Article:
GPSFileDepot forums may have helped spread Mac virus/trojan

Started by Boyd, April 06, 2012, 06:43:18 AM

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OK - don't panic, everything is probably fine, but if you're on a Mac it's worth checking this out. I posted about it here, but most people probably won't make the connection:

When GPSFileDepot was recently hacked, it appeared pretty innocuous and only resulted in users being redirected to some harmless looking sites. Now I have learned that these sites are included in the ones which have been spreading a Mac virus/trojan that's been getting a lot of publicity:

To check if your Mac is infected, open the Terminal program (found in the Utilities folder inside the Applications folder). Paste the following command into terminal

defaults read /Applications/ LSEnvironment

Hit the return key and now paste this command into Terminal

defaults read ~/.MacOSX/environment DYLD_INSERT_LIBRARIES

If you get a response saying that the domain/pair does not exist for each of these, you are not infected. The strange thing is that if you have Microsoft Office 2008, Office 2011 or Skype on your Mac, evidently the virus won't get installed. Maybe that's why I'm clean?

Apple has issued a software update to close this vulnerability. If I understand correctly, it should also remove the virus if present. The same virus also affects Windows machines and has been around for awhile, so hopefully you will be OK there if your antivirus software is up to date.


Yea, that is a lot of infected mac computers.  Those sites did look familiar.

Dan Blomberg
Administrator - GPSFileDepot
GPS Units: Garmin Dakota 20, Garmin GPSMap 60csx, Nuvi 255W, Nuvi 250W, ForeRunner 110, Fenix 2, Tactix Bravo, Foretrex 401
See/Download My Maps!


It should also be stressed that none of the GPSFileDepot maps or downloads are infected with viruses. The only way you could have been exposed to this issue is if you went to one of the the other websites that the hack was directing you to.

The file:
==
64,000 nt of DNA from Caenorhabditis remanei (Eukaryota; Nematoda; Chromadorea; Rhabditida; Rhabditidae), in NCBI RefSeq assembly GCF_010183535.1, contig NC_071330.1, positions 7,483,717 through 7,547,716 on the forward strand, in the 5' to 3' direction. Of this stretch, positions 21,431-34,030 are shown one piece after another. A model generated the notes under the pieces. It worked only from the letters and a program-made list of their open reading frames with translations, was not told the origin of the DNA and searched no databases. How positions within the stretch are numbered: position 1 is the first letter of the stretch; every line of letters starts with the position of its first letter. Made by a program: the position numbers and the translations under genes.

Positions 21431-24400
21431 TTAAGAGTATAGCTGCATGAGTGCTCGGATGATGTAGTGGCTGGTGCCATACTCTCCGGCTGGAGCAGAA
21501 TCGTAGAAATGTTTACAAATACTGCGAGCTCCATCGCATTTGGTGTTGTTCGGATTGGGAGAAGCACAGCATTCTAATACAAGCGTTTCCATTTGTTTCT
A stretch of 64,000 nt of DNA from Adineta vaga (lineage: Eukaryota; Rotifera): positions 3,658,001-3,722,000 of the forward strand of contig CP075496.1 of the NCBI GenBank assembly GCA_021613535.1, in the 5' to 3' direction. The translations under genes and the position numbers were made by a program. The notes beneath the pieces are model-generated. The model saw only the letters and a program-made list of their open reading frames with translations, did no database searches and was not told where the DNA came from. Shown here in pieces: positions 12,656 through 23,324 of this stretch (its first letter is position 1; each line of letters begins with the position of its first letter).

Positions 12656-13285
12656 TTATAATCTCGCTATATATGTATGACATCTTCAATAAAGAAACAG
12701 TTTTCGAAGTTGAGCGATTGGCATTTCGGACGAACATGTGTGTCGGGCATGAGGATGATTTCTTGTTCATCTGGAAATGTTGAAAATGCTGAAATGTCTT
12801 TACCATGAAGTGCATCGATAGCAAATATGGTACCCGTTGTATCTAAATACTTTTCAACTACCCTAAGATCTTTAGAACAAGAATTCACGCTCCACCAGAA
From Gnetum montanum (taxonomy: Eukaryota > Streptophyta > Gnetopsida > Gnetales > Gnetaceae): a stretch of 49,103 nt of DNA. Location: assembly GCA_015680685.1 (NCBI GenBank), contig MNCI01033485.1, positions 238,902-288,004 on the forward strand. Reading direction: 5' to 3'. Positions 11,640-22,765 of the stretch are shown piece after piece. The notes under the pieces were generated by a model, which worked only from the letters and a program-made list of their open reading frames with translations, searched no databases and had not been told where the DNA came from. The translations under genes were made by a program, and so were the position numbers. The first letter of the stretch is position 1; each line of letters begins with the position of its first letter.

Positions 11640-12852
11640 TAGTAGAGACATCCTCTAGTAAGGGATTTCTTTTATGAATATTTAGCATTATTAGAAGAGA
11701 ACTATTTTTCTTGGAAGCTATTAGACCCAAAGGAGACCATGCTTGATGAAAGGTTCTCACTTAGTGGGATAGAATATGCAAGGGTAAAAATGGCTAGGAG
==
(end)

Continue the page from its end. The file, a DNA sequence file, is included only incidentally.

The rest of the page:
For all those Nervous Nellies with PC's, this is a Mac Only problem, right?


Actually, NO. This same virus has been around on Windows for a year or so. I would assume that means all the Windows anti-virus programs are able to defend against it as long as you stay up to date.

The surprise was that it also affects Macs.


But couldn't lots of Java scripts be written to do bad stuff cross platform, and mess with Macs and PCs both? 


I don't follow this stuff too closely, but since Mac's are running BSD unix "under the hood", a virus would normally need root privileges (superuser) to install any software on your machine. And this would trigger a dialog box asking if you wanted to install and requiring you to authenticate with your admin password. What I gather was different here is that the bad guys found some way to get around authenticating by using a Java program running under Safari (the web browser).

For me, the irony is that more often that not I use my Windows machine on the web. But when GPSFileDepot was hacked, I switched to my Mac to check it out since I thought it would be safer than a PC. If you look in that other thread you'll see I was posting screenshots from Safari that showed the embedded URL's of those infected sites. So instead of playing it safe, I was actually exposing my Mac to a potential threat!  ???

But nobody should think that GPSfileDepot was a big factor in this, according to the article that first broke this story (

QuoteAccording to some sources, links to more than four million compromised web-pages could be found on a Google SERP at the end of March.

That's a lot of links to infected sites. At least this answers the question I had before about the purpose of the hack. It didn't seem to do anything bad, but just redirected you to another website. The reason for this seems to have been to turn your computer into a "bot" through a trojan/virus on the redirected site.